“Wow — I’m so glad that all of my clients absolutely love getting their picture taken and just adore being in front of the camera for hours on end.” – said no photographer ever.
Granted, yes, there are those individuals who have acquired what seems to be a strange mutant like ability to become even more natural in front of a camera, but for the majority of us, it’s usually an uncomfortable, awkward experience that is so much better as soon as it’s over.
But in the world of
running your own personal empire leading as love, it’s often an absolute necessity to provide a headshot at some point along the way (social media! your about page!). (headshot: a vintage term for the current “profile pic”)
And while it may seem semi-appropriate to dig out a photo from three summers ago and crop out your BFF’s face (albeit leaving her arm around your shoulders) — a good headshot actually has the power to help your business, strengthen your message and create connections.
So yes, essentially here — the lesson is to not use the old, blurry photo from three summers ago. And since I personally understand the aforementioned awkwardness — here’s some handy guidelines to remember as you get a new headshot.
1. Show your true self!
It seems fairly obvious — but being authentic in your photos is critical to finding your people, that audience that connects to your real self. This past winter I worked with a fantastic pair of entrepreneurs who wanted to be photographed at a botanical garden. Since their business has truly nothing to do with flowers, I pushed a little harder to find out who they are — and when I asked what their days look like they cringed a little and laughingly told me they really don’t do much but drink coffee and talk. There was a tad bit of resistance, but I ended up convincing these business partners to spend a morning with me in a coffee shop in Brooklyn. The result? They absolutely loved the story my photos told of them — you guessed it, drinking coffee + talking — and me? I was just grateful I didn’t have to think up clever ways to pose them around tropical ferns.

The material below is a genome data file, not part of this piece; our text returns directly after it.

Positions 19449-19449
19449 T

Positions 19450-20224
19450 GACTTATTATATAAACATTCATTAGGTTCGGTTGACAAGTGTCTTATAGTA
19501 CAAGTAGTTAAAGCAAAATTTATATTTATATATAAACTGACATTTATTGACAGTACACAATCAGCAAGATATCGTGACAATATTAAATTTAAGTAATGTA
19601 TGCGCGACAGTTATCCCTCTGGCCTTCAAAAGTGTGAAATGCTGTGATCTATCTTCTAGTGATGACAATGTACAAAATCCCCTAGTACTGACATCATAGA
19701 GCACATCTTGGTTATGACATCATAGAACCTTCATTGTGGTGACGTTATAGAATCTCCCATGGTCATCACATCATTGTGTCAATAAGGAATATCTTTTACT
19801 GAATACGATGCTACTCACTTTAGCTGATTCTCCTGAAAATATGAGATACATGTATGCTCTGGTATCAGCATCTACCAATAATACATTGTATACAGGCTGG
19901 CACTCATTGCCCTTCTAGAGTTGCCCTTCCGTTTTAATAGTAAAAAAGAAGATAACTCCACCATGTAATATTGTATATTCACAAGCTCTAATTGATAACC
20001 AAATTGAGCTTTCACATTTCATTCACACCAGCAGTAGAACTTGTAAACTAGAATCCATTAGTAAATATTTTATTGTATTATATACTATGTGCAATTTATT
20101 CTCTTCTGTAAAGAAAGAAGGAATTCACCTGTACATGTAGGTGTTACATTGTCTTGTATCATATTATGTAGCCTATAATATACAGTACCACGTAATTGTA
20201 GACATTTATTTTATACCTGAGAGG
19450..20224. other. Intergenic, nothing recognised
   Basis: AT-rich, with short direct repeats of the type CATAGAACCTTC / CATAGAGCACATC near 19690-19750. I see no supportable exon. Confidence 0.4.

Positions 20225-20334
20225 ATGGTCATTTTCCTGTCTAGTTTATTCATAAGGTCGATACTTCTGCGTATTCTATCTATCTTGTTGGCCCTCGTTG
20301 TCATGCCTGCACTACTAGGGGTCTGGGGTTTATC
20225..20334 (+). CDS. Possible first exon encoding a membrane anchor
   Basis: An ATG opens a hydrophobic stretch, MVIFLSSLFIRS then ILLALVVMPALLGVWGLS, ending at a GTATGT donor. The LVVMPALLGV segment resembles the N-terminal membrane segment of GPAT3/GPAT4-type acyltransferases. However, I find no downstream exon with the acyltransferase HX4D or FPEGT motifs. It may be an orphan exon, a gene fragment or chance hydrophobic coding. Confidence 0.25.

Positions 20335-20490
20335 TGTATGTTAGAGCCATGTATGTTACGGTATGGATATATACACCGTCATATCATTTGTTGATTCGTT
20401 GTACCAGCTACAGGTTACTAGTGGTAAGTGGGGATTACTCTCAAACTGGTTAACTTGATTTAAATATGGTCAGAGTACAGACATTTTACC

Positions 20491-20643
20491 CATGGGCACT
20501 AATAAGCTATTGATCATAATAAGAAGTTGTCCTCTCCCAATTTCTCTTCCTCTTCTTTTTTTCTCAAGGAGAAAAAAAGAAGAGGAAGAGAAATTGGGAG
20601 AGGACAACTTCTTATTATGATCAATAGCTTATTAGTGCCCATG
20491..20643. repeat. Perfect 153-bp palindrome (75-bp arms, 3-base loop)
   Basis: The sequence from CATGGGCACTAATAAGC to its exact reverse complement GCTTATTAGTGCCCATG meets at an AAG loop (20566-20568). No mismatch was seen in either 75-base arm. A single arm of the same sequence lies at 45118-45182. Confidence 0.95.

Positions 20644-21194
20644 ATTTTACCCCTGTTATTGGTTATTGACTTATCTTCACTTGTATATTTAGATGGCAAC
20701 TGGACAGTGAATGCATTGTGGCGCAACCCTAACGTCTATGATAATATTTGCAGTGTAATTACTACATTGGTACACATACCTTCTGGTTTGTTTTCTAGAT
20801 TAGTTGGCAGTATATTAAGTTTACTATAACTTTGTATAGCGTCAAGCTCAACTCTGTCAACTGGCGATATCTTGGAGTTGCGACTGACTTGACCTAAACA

2. Surround yourself with your passion!
If you ever want to realize how awkward hands can be — that’s right, hands — schedule a photo shoot. I worked with a very talented, creative lady who, as soon as she stood in front of the camera, would make fists with her hands. When I noticed and asked her to relax, she apologized and instantly her hands became dead-like limp. I noticed again and she corrected it by forming her hands into, well, claws. It can tend to be intimidating being the sole focus of someone taking your photograph – and it can be rather easy for your own body parts (I’m looking at you hands) to stage a minor revolt and not cooperate. But there’s a fix — with this creative woman, she put her hands to use. Once her hands felt the familiar recognition of creating, they relaxed, she relaxed and we captured natural, beautiful images of her in her element. So, if you’re a dancer, dance. If you’re a painter, paint. If you’re a a comedian, tell jokes. Those in between moments will provide an authentic portrayal of exactly who you are, sans claw hands.
3. Love that head!
Around here, we know the heart is a real attention hog, winning
the majority all of the heart vs head battles … but getting your headshot taken is a chance for you to foster a real appreciation for yourself and really, your head. And honestly, your head deserves some love. So post shoot, when you’re deciding on which photos to use — find the photo that speaks to you – that tells your story – that takes that beautiful head of yours and reveals all your heart. And really, most, most, most importantly — love your head.
Jen Brister | NYC Portrait Photographer @ LAL™: Where Love Thrives! *
For more of Jen’s work check out her PORTFOLIO
*If you love Jen’s work but do not live in the NYC area, travel arrangements can be made.